Pyelonephritis is a nonspecific infectious and inflammatory process characterized by simultaneous or sequential damage to the calyx—pelvic system and the parenchyma (main tissue) of the kidney. Pyelonephritis can be both unilateral (one kidney is affected) and bilateral (both kidneys are affected).
The kidneys have two types of tissues: glomerular and tubulo-interstitial. The first carries out blood filtration and urine formation, the second – its collection and outflow from the kidneys to the ureters and bladder. Pyelonephritis is called inflammation of the tubulo-interstitial tissue responsible for collecting and removing urine into the ureters. The main cause of the uncomplicated disease is bacteria, such as E. coli, streptococci, staphylococci, proteus and others. Complicated pyelonephritis is caused by the same microorganisms, as well as Pseudomonas aeruginosa and fungi.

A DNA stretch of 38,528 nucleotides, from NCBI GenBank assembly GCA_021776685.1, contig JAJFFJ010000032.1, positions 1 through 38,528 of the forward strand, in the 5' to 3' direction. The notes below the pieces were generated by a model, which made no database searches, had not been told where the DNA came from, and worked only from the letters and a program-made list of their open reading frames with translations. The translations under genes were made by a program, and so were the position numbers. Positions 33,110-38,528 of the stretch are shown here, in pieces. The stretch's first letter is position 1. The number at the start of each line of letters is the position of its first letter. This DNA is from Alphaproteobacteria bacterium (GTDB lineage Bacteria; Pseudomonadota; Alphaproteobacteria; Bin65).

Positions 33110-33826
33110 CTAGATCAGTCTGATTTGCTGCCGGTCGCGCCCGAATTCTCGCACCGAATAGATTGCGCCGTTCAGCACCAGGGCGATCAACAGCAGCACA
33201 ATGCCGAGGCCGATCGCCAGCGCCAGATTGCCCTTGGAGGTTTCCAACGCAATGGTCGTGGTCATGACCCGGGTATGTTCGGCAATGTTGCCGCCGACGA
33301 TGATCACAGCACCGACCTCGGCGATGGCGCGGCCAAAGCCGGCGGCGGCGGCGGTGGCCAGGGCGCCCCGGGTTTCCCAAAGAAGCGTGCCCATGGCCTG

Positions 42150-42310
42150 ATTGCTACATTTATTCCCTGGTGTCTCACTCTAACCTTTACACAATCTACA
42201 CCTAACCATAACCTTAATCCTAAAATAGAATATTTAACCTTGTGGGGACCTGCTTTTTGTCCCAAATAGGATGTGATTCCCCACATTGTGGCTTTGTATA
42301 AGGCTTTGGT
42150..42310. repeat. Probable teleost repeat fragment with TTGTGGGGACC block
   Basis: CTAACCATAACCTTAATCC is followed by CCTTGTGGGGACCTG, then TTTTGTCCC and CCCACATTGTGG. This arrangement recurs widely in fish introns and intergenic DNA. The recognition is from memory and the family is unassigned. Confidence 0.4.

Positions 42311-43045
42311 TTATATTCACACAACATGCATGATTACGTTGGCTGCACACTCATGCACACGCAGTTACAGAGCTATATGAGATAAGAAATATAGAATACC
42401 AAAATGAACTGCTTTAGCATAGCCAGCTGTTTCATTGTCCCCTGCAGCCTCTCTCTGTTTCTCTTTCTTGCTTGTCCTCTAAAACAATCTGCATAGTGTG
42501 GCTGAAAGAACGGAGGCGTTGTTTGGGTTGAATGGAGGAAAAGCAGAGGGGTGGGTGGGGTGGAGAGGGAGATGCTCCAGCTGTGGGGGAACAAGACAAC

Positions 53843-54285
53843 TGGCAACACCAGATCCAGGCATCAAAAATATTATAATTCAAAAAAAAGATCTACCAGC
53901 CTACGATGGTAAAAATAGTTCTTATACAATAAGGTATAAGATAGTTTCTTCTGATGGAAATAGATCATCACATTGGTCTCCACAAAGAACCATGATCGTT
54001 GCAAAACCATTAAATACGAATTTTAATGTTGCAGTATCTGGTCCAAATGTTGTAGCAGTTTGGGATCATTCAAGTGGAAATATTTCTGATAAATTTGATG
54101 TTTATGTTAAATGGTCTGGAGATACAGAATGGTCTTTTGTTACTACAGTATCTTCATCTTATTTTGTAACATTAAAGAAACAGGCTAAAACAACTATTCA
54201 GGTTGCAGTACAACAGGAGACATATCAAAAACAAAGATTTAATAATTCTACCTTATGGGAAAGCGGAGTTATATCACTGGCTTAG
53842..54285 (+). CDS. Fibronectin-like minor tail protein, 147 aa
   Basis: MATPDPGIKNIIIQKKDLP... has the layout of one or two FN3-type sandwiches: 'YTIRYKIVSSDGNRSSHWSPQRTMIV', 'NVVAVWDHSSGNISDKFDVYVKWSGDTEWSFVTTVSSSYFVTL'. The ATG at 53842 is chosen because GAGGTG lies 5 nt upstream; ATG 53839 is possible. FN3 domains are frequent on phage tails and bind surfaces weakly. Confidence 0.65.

Primary pyelonephritis is isolated, associated with the penetration and reproduction of microorganisms, and secondary, caused by a violation of the outflow of urine.
The disease can occur in acute or chronic form with periodic exacerbations.

Primary acute pyelonephritis can manifest in practically healthy people after hypothermia or stressful situations. Acute obstructive pyelonephritis is usually caused by a violation of the outflow of urine, and a
cute non–obstructive – an ascending infection of the urinary tract. Chronic pyelonephritis can be the outcome of acute pyelonephritis, but more often occurs as a relatively calm process.
Each successive exacerbation of pyelonephritis is accompanied by the involvement of new sections of the functioning renal parenchyma in the inflammatory focal process. As a result of secondary inflammation, the surface of the kidney becomes uneven, large deep segmental scars form, the ureter expands. More often, the process is localized in the upper segment of the kidney.
The disease is common among all age groups, occurs in both adults and children. Chronic pyelonephritis is the most common kidney pathology, the incidence is 18 cases per 1000 people, acute pyelonephritis is 1 case per 1000 people. More often the disease is diagnosed in women, which is due to the anatomical structure of the urethra – it is wider and shorter than in men.

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